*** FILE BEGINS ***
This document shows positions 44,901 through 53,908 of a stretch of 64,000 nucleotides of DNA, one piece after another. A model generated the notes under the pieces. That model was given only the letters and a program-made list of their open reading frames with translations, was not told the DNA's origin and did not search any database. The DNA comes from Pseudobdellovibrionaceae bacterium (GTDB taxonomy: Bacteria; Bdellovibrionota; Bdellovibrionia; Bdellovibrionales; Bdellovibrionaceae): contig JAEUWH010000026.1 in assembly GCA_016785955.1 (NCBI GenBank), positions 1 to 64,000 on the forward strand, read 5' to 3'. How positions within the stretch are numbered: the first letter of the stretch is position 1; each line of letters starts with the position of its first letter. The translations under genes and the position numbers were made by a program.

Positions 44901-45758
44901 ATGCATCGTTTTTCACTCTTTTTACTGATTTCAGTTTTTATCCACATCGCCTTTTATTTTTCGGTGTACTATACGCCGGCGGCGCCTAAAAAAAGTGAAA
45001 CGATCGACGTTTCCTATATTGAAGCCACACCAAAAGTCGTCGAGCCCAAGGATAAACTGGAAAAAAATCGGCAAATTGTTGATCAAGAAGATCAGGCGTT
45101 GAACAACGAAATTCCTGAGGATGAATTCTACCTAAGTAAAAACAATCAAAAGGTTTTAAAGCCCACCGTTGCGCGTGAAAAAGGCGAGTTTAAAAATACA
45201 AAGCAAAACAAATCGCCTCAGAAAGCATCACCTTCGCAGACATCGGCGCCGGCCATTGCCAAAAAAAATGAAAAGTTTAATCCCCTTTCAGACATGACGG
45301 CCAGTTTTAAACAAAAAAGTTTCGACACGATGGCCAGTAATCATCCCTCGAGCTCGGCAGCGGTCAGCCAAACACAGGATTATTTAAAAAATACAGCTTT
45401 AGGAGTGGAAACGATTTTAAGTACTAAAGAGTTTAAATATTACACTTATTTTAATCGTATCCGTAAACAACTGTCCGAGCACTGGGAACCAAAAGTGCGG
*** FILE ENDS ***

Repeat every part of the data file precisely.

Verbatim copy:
This document shows positions 44,901 through 53,908 of a stretch of 64,000 nucleotides of DNA, one piece after another. A model generated the notes under the pieces. That model was given only the letters and a program-made list of their open reading frames with translations, was not told the DNA's origin and did not search any database. The DNA comes from Pseudobdellovibrionaceae bacterium (GTDB taxonomy: Bacteria; Bdellovibrionota; Bdellovibrionia; Bdellovibrionales; Bdellovibrionaceae): contig JAEUWH010000026.1 in assembly GCA_016785955.1 (NCBI GenBank), positions 1 to 64,000 on the forward strand, read 5' to 3'. How positions within the stretch are numbered: the first letter of the stretch is position 1; each line of letters starts with the position of its first letter. The translations under genes and the position numbers were made by a program.

Positions 44901-45758
44901 ATGCATCGTTTTTCACTCTTTTTACTGATTTCAGTTTTTATCCACATCGCCTTTTATTTTTCGGTGTACTATACGCCGGCGGCGCCTAAAAAAAGTGAAA
45001 CGATCGACGTTTCCTATATTGAAGCCACACCAAAAGTCGTCGAGCCCAAGGATAAACTGGAAAAAAATCGGCAAATTGTTGATCAAGAAGATCAGGCGTT
45101 GAACAACGAAATTCCTGAGGATGAATTCTACCTAAGTAAAAACAATCAAAAGGTTTTAAAGCCCACCGTTGCGCGTGAAAAAGGCGAGTTTAAAAATACA
45201 AAGCAAAACAAATCGCCTCAGAAAGCATCACCTTCGCAGACATCGGCGCCGGCCATTGCCAAAAAAAATGAAAAGTTTAATCCCCTTTCAGACATGACGG
45301 CCAGTTTTAAACAAAAAAGTTTCGACACGATGGCCAGTAATCATCCCTCGAGCTCGGCAGCGGTCAGCCAAACACAGGATTATTTAAAAAATACAGCTTT
45401 AGGAGTGGAAACGATTTTAAGTACTAAAGAGTTTAAATATTACACTTATTTTAATCGTATCCGTAAACAACTGTCCGAGCACTGGGAACCAAAAGTGCGG